Monday, September 25, 2017

Hernia Guide - Causes, Symptoms, Treatment

Ever wondered how all of your internal organs stay in place? Connective tissues that vary from thin internal skins to a comprehensive network of nerves, blood and lymph vessels help keep organs in placed - they include areolar tissue, reticular tissue, and adipose tissue.

Sometimes, however, organs can bust through those protective tissues which hold them in place and cause real trouble - you know this occurrence by the term “hernia.”

What is a Hernia?
Occasionally, an organ will actually push through an opening in the tissue or muscle holding it in place leading to a painful and potentially dangerous injury called a hernia. Most often occurring in the abdominal region, hernias may also develop around the groin, belly, and upper thigh. If you discover a visible lump that doesn’t reduce in size and feels tender or aches, you should consult your doctor right away in case you do have a hernia. Symptoms of hernias depend on the type of hernia you have. Based on a physical exam, medical history, and discussion of recent strain and symptoms, your primary care doctor should be able to assist you in a customized treatment plan to prevent the hernia from worsening.

What Causes a Hernia?
Hernias may develop almost immediately or over a prolonged period of time. A combination of strain and muscle weakness is often the cause for a hernia. Damaged tissue from an injury or surgery, older age, chronic coughing, or some congenital defects can lead to weakness in connective tissues which can’t reinforce their own walls.

Strain can then result from a variety of activities from lifting heavy loads to sudden weight gain, excessive coughing or sneezing, constipation, buildup of abdominal fluid, and even being pregnant. When the weakened muscle causes an abnormal opening, the contained organ (like the intestines) will exit through the opening resulting in a bulge. Factors which put you at risk for developing a hernia include:

•    Family history of hernias
•    Chronic cough (and things which cause chronic cough like cystic fibrosis, smoking, etc.)
•    Chronic constipation (leads to strain when having a bowel movement)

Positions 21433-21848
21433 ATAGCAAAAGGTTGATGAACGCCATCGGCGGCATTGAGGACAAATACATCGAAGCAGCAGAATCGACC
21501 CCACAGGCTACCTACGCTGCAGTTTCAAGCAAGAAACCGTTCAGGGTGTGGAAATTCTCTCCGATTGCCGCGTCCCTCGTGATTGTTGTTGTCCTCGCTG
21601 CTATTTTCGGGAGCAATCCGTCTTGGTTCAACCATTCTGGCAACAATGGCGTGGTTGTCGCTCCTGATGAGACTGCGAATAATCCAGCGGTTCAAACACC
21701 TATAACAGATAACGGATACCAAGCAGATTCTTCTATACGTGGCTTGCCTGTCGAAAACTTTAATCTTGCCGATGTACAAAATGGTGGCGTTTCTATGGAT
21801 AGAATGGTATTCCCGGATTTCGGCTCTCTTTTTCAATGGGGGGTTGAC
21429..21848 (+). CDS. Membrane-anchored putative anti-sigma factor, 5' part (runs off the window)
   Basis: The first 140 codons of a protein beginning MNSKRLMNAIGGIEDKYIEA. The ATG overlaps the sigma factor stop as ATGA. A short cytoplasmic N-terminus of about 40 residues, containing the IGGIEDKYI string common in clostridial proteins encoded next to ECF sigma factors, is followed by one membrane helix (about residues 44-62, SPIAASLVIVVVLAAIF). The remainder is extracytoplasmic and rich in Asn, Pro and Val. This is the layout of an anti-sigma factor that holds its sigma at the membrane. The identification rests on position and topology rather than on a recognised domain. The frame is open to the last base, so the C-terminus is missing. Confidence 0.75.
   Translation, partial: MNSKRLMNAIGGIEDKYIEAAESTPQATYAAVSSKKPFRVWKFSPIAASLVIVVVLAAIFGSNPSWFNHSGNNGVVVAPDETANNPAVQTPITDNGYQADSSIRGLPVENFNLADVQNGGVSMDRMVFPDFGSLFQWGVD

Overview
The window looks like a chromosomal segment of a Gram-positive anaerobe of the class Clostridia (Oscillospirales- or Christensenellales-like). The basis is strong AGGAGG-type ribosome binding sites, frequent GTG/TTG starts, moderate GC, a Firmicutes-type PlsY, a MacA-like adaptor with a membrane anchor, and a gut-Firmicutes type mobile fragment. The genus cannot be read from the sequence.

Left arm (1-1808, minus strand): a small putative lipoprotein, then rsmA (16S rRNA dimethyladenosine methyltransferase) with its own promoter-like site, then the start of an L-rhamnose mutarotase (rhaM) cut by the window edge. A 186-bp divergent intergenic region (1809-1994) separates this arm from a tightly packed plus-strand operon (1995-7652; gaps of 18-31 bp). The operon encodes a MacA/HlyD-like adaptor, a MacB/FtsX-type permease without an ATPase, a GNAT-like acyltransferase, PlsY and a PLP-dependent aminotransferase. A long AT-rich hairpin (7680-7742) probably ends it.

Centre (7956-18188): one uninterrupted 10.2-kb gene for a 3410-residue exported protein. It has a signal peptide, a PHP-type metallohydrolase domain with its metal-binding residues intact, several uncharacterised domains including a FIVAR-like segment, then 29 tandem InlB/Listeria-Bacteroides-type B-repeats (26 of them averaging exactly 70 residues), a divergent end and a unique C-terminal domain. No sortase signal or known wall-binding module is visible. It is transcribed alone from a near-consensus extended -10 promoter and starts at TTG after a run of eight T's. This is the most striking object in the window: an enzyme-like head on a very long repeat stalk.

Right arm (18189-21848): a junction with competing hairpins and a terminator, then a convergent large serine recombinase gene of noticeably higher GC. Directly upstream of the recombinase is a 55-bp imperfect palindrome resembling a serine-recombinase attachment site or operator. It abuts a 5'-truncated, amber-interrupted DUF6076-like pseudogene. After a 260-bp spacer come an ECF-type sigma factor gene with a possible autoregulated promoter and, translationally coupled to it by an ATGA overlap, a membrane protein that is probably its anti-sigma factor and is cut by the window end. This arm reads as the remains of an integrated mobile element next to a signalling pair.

•    Being obese or simply overweight

What are the Types of Hernias?

4 main types of hernias exist, varying in degree of severity as well as requirement of invasive treatment.

Inguinal hernia: The most common type of hernia, inguinal hernias result from the intestines actually pushing through a weakened or defective area of the inguinal canal (lower abdominal wall). These types of hernias are more common in men and can lead to symptoms including weakness, pressure, or a heavy dragging feeling in the groin as well as burning or aching at the site of a visible bulge, and pain or discomfort in the groin when coughing, lifting, or bending over. Note: A femoral hernia also appears in the groin, and while rare, most often develops in women who are overweight or pregnant.

Hiatal hernia:
Hiatal hernias affect the diaphragm, the respiratory muscle used to help breathe in air. When part of your stomach bulges through the hiatus, the small opening of the diaphragm meant for the esophagus to go through to the stomach, a hiatal hernia occurs in your chest cavity. Symptoms of a hiatal hernia include heartburn, difficulty swallowing, chest pain, abdominal pain, belching, feeling super full after a meal, or even vomiting or excreting blood.

Umbilical hernia: While having the potential to affect adults, these types of hernias are most common in infants under 6 months old whose abdominal walls are still strengthening. A bulge in or near a baby’s belly button might indicate a hernia where an intestinal loop has pushed through the abdominal wall near the belly button. In addition to a visible protrusion, babies may experience pain, tenderness at the site, swelling, discoloration, or they may begin vomiting.

Incisional hernia: Following some type of surgery to the abdomen, you may experience a hernia where the intestines pokes through the incision site where the surgical wound never completely healed. The hernia may occur right at the scar, or in the surrounding, weakened tissues. A visible lump may be accompanied by pain, swelling, fever, and pressure.

How Are Hernias Treated?

Hernia treatment can vary from simple monitoring to surgical intervention. Depending on the severity of your hernia and its effects in the body, your medical care team will strategize a treatment plan that may include:

•    Exercises to strengthen the muscles around a hernia site
•    Dietary modifications to address acid reflux of a hiatal hernia
•    Activity limitations to avoid strain, lifting, and bending
•    Wearing a hernia belt to compress the raised bulge and alleviate pain
•    Medication to reduce stomach acid
•    If necessary, surgery to return the organ to its proper area and close off the tissue opening

Even if a raised bump or bulge doesn’t feel painful or tender, it’s critical to seek a medical evaluation as fast as possible. All hernias have the potential to lead to more complicated or life-threatening conditions like obstructed bowels, intestinal strangulation, and infection.

This is a guest blog post.

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